Although the first black holes were discovered in space within the first 100 years following the Big Bang, scientists have struggled for over 20 years to explain why this phenomenon has occurred so quickly. University of Portsmouth astrophysicists found the answer.
It is well known that the Universe after the explosion was nearly homogeneous. Even in the most dense regions of space, the mass distribution of matter was not much different from the average values across space. This means that it will take hundreds and millions of years to accumulate enough matter for the formation or the destruction of first stars or black holes. Scientists know that supermassive black hole formation took place 100-200 million years after the Big Bang.
A new computer model of how the universe formed was created by scientists at the University of Portsmouth. The model revealed that the intersections between cold accretion flow and ordinary matter create dense clouds of ordinary material. The result is that either short-lived stars or black holes appear immediately.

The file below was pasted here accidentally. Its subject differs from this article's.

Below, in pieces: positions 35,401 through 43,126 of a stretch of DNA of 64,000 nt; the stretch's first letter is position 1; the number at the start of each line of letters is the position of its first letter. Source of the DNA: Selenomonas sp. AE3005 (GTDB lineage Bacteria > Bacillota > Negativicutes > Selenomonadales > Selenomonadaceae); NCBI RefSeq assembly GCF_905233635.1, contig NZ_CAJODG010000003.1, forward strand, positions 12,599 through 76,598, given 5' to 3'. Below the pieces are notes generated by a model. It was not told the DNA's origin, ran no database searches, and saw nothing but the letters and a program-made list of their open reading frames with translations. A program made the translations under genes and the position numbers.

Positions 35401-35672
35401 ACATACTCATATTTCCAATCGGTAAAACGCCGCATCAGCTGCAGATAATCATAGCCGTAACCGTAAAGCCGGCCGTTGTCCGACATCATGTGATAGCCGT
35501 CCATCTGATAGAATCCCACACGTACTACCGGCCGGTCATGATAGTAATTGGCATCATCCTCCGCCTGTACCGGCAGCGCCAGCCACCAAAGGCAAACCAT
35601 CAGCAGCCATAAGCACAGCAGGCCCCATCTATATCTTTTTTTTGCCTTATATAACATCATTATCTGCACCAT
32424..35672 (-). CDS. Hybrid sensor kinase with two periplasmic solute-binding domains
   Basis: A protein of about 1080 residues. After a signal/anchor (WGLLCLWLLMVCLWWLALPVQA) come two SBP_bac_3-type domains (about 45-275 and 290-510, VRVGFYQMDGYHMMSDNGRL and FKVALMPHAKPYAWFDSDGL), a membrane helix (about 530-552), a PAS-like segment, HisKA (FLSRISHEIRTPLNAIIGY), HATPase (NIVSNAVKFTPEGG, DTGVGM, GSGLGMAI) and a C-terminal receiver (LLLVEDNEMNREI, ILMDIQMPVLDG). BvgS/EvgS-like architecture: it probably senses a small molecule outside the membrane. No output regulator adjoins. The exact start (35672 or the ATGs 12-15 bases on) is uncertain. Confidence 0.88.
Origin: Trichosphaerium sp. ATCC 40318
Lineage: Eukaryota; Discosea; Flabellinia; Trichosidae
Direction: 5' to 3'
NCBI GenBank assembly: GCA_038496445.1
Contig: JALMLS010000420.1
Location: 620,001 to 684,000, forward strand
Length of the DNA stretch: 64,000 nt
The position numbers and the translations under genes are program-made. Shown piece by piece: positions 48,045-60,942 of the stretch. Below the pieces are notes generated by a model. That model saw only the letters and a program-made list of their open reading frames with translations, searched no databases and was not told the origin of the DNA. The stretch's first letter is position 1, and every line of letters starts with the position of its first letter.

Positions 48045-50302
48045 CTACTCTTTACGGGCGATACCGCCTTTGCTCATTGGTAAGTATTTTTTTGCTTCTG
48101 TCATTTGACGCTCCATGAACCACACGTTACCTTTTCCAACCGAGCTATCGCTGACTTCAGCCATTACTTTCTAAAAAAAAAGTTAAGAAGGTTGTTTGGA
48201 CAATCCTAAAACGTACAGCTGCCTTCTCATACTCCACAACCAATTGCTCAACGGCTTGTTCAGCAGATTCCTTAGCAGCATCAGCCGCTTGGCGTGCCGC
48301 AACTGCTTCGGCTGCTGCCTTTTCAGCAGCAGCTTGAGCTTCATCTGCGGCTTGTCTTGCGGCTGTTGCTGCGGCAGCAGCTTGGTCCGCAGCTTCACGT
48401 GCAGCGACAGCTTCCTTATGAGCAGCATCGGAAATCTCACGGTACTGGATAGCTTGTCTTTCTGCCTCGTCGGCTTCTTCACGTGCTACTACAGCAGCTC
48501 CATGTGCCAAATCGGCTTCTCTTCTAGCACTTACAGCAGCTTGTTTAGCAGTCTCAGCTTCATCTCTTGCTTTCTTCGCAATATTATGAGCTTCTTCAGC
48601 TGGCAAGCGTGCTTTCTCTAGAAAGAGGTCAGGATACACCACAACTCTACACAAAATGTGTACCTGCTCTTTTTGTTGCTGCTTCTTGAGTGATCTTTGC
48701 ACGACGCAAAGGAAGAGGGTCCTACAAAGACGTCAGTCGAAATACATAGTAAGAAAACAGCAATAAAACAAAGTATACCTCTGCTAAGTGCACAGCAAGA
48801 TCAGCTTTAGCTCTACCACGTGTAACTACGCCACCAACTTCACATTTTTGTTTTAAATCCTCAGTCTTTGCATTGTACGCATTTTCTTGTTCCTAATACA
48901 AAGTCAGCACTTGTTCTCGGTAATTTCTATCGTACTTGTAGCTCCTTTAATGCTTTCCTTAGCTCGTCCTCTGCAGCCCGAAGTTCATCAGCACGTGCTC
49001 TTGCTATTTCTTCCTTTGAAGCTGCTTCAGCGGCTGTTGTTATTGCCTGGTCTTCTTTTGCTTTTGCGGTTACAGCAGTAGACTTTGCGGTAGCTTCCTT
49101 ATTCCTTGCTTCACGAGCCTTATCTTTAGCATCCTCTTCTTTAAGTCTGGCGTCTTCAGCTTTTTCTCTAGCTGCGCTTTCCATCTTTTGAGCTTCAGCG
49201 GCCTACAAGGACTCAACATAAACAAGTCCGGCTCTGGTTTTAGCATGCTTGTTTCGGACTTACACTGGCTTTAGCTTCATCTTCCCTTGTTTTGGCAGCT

Researchers found that this phenomenon does not require special conditions, contrary to what was previously believed. The help of cold gas flows creates turbulence, which is why stars can only form if they reach critical mass. The dense region collapses immediately after crossing the threshold and black holes are formed.